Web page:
Lloyds Bank (including Halifax and Bank of Scotland) 2024 & 2025 176

 

How are banks planning to restructure their operations?

Most of the major banks in the UK have begun taking steps to align their internal structure according to market demands. While some banks are focusing on becoming digitally equipped institutions for customers, other banks are undertaking strategic measures to overhaul their business segments. A few of the examples are mentioned below:

  • Digital banking services transformation:
    • In 2022, Lloyds committed to a £1 billion IT spend as part of its digital transformation strategy, with an aim to increase its digitally active customers by more than 10% by 2024
    • Santander UK also started its core banking digital banking services journey in 2022. It has migrated its UK commercial customers to a new digital banking platform, Gravity on Google Cloud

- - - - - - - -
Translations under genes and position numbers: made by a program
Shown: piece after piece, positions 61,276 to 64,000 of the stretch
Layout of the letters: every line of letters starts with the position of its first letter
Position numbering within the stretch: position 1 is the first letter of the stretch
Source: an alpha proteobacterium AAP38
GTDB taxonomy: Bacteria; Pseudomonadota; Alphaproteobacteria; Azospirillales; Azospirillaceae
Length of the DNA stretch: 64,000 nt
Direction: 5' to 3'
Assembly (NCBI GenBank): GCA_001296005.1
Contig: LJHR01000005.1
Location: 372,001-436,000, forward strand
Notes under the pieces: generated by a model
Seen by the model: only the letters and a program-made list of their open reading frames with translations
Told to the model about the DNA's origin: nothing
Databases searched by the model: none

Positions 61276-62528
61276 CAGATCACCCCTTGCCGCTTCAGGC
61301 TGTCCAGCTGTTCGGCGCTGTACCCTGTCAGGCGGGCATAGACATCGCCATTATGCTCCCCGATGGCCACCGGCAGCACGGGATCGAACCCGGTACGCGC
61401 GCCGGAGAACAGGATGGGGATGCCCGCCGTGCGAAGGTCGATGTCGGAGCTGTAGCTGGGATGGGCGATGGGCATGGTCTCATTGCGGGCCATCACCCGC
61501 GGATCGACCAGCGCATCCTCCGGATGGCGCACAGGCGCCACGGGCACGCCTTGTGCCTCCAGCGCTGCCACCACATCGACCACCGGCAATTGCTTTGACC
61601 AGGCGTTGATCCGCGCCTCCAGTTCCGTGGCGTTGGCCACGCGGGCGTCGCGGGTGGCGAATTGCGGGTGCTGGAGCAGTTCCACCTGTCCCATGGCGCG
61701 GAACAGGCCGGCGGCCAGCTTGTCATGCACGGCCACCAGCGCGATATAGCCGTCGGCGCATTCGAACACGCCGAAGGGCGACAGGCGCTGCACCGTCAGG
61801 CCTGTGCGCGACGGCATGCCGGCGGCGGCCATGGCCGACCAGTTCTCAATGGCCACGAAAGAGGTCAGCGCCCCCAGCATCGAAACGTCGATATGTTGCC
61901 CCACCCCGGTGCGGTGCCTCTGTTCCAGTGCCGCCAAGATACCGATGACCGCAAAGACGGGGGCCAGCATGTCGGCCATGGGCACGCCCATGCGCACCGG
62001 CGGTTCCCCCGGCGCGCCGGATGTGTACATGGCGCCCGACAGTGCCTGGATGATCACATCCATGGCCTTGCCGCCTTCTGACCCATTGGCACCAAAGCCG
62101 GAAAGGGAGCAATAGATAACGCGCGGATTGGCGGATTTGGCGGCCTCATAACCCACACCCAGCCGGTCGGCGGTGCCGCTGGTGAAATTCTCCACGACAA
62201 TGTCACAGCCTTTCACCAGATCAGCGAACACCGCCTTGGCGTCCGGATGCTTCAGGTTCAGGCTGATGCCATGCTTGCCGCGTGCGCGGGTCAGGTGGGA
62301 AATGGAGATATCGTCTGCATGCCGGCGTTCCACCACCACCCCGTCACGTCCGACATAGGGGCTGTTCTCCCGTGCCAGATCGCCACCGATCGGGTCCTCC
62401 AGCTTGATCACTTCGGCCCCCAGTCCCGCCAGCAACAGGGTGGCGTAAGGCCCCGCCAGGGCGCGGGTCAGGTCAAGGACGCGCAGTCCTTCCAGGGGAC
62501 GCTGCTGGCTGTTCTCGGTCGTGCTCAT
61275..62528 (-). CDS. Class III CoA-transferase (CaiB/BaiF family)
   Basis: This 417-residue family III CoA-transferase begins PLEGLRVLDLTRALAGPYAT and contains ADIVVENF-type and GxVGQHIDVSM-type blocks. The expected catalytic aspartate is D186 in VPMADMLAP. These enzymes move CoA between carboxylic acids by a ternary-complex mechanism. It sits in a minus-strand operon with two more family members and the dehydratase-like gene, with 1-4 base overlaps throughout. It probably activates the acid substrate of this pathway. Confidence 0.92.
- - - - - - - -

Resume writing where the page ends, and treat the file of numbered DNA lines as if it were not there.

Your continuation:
• Asset sale:
      In 2023, Metro Bank, which currently has a troubled balance sheet, was considering the sale of £3bn of its residential mortgages, but later withdrew from the decision
  • Structural / leadership changes:
    • In February 2024, Barclays declared an operational overhaul, including substantial cost cuts, asset sales, and the division of the business into five business segments
    • In March 2024, Standard Chartered announced changes to its group management team, as part of which the leadership structure of its major divisions has been overhauled
  • Switch to private ownership: Natwest is on its way to returning to private ownership, after the UK government announced in May 2024 to cut its stake to less than 23%

What does it mean for the outsourcing industry?